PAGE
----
something the sociopath desires for their self, which isn't really any different from anyone
else in the world.

Sociopaths: What kind of harms perpetrated towards other people irritates you and
why?

• Bullying - Not sure why, since this one caught me by surprise, but I can't take it.
Not the type where one person is imposing his or herself on someone who just
doesn't want to fight back - in such a case, I just think they better pick up their fists
or get knocked on their ass - but the situations where the bullied has seemingly
little or no chance of winning should they choose to fight back.

• Child abuse - Of any kind. This doesn't include disciplining your child by
smacking/beating or punishment involving a removal of something they like, as
some like to claim is child abuse - that's nonsense. I'm talking about real abusive

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behavior - molestation, physical attacks, verbal attacks, physical restriction,
neglect, imprisonment in makeshift “jails”. Nope. I’d happily start slitting throats.

• Rape - An odd one. It disgusts me mentally but doesn't affect me emotionally. I


don't feel empathy for the victim, nor do I feel rage towards the culprit, but, in a
perfect state of zen, I would easily skin them alive.

Other than people betraying me, not much, if anything else, really bothers me - not from
a sociopathic viewpoint anyway.

Sociopaths: What drives you to move forward in life?

I'm here. I'm alive. May as well make the most of it.

I'm have a high degree of intellect and I'm creative. May as well put them to use.

If I'm to get the most out of life, I must have access to as many things as possible, so I
can pick and choose what I wish to do next. Gotta get that somehow. Since I wasn't born
with the silver spoon, sitting on my ass doing nothing isn’t going to achieve that.

Only way is onwards and upwards, by any means necessary.

How do sociopaths stay calm no matter what the situation?

We don't, but there's no point in getting riled up over some trivial shit.

Unless it's a trigger or something that pushes us to breaking point, there's not really a
need to go crazy. Make no mistake, though, as we still get annoyed as fuck, at which
point we just look at you with contempt and complete disinterest.

IT HAS NOTHING TO DO WITH A LACK OF EMOTION, JUST LACK OF A NEED FOR A REACTION.

Only someone with whom we have an emotional bond can cause the type of emotional
reactions you expect from an empath, but these people are always few and far between.
Most other people and situations just aren't worth the time, effort or stress.

Can a sociopath love?

Yes. It takes time to get to that point, but once there it’s there. They love anyone they
bond with (which will only be a maximum of 2 or 3 people in their lifetime).

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Understanding the High-Functioning Sociopath
answers by COREY REAUX-SAVONTE

How do sociopaths control their emotions so well?

Innate ability, in a sense. It's not part of how we're born but it's part of how we're made.

It's not just emotions we can do it with, but feelings as well. I first realized when I went to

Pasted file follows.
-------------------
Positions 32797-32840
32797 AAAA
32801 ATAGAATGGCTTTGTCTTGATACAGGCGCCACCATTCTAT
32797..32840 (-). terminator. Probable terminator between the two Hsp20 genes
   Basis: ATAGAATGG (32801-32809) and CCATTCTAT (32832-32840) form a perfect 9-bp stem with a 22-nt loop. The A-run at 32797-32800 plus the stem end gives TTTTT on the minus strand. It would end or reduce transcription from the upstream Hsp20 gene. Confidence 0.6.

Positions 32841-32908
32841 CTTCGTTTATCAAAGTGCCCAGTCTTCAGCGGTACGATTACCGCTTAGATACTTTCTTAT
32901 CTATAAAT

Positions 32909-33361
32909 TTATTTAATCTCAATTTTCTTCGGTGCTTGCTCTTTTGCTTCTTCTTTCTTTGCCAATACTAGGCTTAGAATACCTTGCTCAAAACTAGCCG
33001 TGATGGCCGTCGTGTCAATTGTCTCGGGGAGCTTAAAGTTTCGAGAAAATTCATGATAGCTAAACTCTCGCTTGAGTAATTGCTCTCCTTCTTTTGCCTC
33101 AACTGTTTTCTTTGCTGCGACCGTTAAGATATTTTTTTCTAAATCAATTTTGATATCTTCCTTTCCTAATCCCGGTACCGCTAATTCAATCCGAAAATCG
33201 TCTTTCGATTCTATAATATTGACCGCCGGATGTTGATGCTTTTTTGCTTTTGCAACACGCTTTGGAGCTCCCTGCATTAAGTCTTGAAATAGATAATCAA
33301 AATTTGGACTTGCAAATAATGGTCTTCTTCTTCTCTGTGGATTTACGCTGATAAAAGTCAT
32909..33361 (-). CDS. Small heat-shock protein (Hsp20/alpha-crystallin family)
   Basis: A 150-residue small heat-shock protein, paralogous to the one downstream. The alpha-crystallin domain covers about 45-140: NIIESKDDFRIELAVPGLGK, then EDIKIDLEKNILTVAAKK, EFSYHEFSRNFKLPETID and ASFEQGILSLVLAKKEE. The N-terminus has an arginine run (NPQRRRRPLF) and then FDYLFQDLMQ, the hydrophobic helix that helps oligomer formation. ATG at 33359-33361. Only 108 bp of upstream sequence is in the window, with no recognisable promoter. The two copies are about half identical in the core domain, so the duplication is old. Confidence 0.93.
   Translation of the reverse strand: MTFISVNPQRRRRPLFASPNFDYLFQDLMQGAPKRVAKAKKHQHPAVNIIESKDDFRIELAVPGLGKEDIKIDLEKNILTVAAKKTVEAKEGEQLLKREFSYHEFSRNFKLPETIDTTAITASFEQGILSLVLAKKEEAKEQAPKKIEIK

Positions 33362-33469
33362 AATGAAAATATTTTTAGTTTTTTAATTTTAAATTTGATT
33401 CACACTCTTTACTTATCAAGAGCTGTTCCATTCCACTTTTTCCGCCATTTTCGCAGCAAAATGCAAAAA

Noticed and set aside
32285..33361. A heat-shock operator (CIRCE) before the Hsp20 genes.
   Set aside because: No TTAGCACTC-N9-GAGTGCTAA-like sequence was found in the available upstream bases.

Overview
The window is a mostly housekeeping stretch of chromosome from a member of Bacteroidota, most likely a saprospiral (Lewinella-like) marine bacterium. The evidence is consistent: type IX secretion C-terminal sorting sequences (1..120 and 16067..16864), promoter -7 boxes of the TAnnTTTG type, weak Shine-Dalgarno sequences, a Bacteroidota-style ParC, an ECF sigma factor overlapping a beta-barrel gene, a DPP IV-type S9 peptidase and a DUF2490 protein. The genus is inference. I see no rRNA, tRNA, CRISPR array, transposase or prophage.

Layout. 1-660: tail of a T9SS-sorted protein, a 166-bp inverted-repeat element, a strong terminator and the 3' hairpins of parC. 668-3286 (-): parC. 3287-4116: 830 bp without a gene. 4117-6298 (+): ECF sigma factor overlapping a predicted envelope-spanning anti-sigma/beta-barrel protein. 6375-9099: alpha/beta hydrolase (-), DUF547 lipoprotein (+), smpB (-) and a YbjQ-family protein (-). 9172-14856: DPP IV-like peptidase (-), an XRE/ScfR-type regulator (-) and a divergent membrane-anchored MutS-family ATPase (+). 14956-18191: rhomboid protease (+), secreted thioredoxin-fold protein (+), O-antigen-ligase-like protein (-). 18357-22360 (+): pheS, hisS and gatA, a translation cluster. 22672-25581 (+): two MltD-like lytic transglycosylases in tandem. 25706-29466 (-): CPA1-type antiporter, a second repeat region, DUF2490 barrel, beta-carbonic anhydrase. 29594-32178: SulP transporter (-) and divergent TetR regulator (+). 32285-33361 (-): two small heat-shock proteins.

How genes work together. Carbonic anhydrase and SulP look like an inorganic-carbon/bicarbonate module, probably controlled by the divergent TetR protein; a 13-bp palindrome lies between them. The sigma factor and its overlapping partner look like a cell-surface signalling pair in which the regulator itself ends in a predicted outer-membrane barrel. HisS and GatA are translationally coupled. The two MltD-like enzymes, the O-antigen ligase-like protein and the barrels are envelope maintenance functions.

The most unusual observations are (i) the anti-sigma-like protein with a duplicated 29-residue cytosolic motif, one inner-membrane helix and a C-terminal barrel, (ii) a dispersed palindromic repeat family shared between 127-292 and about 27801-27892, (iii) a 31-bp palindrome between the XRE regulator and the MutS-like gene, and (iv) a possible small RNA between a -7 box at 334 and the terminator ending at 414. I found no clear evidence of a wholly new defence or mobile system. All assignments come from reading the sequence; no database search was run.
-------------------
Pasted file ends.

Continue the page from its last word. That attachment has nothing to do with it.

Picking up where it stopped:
get my eyebrow pierced years ago. Anxiety kicked in and I suppressed it in an instant.
The video of it getting done is still on YouTube. Same thing happened when I went to get
my first tattoo, which was huge and on my neck. Anxiety, then suppression. I literally just
think to myself "let's do this" and it's gone. I just get on with it and it's done.

Same things happen with emotions - rage being the exception. I think it's too pure an
emotion for us to control so, yea, crazy times ensue. The rest are just... Switches.
Emotions flick off, we flick them off. Hard to say exactly how it works - could be a chemical
process, could be that we can control certain signals in the brain that allow us to negate
the effect. For us, it's the same as when we decide to move our eyes or scratch our heads.
We decide to do it and it kinda just happens.

Sociopaths: Do you have trouble taking selfies alone?

My God, I hate taking selfies. I hate having my picture taken in general, but my hate for
selfies is on another level.

Can Sociopaths control who they lie to?

As Athena Walker said, yes, we can. It's harder for a low functioning sociopath to tell the
truth than it is for a high functioning one, but we are all able to.

The difference between us is that LFSs think it is the best way to get what they want, so
they'll lie to get the girl or the guy, lie to retain control of a situation, lie to bolster their
position or to appear more dominant, and they don't mind digging a hole as far into the
earth's crust as they can.

HFSs, on the other hand, know how foolish and potentially damaging and detrimental it
is (to themselves) to lie so much. To maintain lies, you have to remember every single
one of them and act accordingly. That's waaaaay too much work for us to do. We may lie
to protect a person, to avoid a situation we'd rather not be in or even to get something we
want, but we don't feel like it is the only go-to method of being successful.

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Understanding the High-Functioning Sociopath
answers by COREY REAUX-SAVONTE
I, myself, am known for knee-jerk truth telling, even when it's something virtually
insignificant that could still have some detrimental effect, like admitting I didn't do X when
it means the person asking is going to be annoyed with me.

I don't like lying for personal gain - I see it as "cheating" in the game of life and it kind of
ruins the challenge, especially if it is with someone who is gullible or trusts you.

I also don't like lying because it's a sign of disrespect or fear - I won't lie to someone I
respect and I'm too okay with confrontation to do it out of fear.

I will lie my ass off for other people, though. That, I am totally 100% fine with. Wouldn't
even think twice. Impulsive.